Hacker drops a bomb on nuclear watchdog's website
Someone hacked into the Canadian Nuclear Safety Commission's website and inserted a photograph of a nuclear explosion — spurring the agency to call in the RCMP.
The commission said themedia releases section of its website was vandalized bythe hacker. However, a spokesman emphasized thata person without a secure governmentloginwould not be able to access potentially dangerous information —such aspart of the agency's internal sitethat tracks the movement of high-risk radioactive sealed sources.
According to a report in Thursday's Ottawa Citizen, the commission's current and archived news releases were renamed "security breaches" and contained a photo of a mushroom cloud.
The photo was under the heading "for Immediate Release" and was accompanied by a caption reading: "Please dont [sic] put me in jail… oops, I divided by zero."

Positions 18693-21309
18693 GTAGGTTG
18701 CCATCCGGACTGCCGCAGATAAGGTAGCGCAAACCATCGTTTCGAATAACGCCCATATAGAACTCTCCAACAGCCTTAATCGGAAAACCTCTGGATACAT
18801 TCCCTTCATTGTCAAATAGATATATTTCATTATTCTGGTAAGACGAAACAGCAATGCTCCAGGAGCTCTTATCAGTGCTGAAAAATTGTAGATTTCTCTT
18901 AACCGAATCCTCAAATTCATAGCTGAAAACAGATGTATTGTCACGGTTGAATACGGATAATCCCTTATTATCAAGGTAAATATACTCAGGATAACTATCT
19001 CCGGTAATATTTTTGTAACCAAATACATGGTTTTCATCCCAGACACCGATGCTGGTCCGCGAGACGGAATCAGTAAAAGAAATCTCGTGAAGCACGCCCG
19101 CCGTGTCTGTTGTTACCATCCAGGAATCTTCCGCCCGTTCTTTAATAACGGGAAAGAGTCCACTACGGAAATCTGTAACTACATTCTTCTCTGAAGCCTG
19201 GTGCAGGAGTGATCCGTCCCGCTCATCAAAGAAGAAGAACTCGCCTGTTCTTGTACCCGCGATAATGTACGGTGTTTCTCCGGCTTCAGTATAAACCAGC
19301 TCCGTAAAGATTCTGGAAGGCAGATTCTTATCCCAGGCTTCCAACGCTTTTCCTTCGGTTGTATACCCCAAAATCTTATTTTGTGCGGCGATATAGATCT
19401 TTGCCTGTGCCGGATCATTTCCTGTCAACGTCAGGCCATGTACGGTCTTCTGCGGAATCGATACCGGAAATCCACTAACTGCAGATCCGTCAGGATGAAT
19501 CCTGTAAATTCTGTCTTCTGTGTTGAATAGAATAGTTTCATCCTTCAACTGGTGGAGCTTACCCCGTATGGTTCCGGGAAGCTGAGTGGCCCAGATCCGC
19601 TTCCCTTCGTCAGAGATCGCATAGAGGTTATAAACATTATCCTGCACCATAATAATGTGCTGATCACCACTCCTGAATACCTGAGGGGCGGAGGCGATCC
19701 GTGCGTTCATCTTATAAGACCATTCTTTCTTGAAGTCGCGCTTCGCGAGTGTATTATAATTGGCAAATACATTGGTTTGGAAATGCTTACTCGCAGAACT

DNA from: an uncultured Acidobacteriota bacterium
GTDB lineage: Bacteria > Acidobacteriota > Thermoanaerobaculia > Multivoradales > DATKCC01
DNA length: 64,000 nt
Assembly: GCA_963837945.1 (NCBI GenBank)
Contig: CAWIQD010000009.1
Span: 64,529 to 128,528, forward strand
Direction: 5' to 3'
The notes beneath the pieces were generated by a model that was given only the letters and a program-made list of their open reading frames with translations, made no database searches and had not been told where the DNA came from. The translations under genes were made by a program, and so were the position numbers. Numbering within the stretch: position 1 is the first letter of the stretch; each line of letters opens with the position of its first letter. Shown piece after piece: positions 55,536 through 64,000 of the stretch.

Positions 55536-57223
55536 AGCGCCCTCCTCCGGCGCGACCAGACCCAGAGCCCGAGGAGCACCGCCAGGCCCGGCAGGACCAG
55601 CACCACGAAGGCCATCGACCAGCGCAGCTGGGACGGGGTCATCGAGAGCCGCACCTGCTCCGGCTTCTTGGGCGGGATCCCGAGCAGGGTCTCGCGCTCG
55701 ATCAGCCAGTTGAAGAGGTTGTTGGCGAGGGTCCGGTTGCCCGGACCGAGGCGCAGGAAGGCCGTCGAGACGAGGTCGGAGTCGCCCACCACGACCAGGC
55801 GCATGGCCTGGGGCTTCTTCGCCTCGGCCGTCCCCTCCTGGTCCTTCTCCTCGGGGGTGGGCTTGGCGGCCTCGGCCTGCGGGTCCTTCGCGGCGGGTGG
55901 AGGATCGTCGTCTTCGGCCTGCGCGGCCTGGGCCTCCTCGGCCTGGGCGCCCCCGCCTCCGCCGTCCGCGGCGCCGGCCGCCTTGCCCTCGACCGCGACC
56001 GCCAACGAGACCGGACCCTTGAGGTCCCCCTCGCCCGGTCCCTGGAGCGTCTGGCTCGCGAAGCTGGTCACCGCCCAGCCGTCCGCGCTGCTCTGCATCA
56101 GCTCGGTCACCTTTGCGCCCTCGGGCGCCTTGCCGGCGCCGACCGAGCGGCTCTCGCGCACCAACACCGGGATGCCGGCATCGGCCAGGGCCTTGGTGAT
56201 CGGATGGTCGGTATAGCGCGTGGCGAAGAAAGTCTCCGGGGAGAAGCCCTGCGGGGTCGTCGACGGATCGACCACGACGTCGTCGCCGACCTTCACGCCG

Commission spokesman Aurèle Gervais confirmed the defacement of the site and said the pages were disabled minutes after the newspaper contacted the agency.
Gervais said the vandalism occurred on a part of the agency's site run by an external provider with no link to the internal site.
A secure government login is needed to access the internal site with sensitive information, he said.
Still, the commission considers the incident "very serious" and has called the RCMP to investigate, Gervais said. He said it is the first time such a breach has occurred at the commission.
Government sites 'surprisingly easy' to hack: expert
But the sensitivity of the commission's mandate raises legitimate concerns about the safety of government-run websites, said Brian O'Higgins, the chief technology officer with Third Brigade, an Ottawa internet security firm.
"It's surprisingly easy to get onto the big servers and do this kind of defacement. The threat isn't getting better, it's getting worse," O'Higgins told CBC News Online.
O'Higgins said the increased variety of software and software upgrades for publishing to the internet opens up more and more vulnerabilities for hackers to exploit.
O'Higgins said it was clear from the way the commission's site was defaced that the hacker was more interested in drawing attention to the vandalism than finding secrets.
Buthe warned that defacement of sites is a declining trend as more hackers adopt a stealthy approach in hopes of finding a way to profit from their intrusions.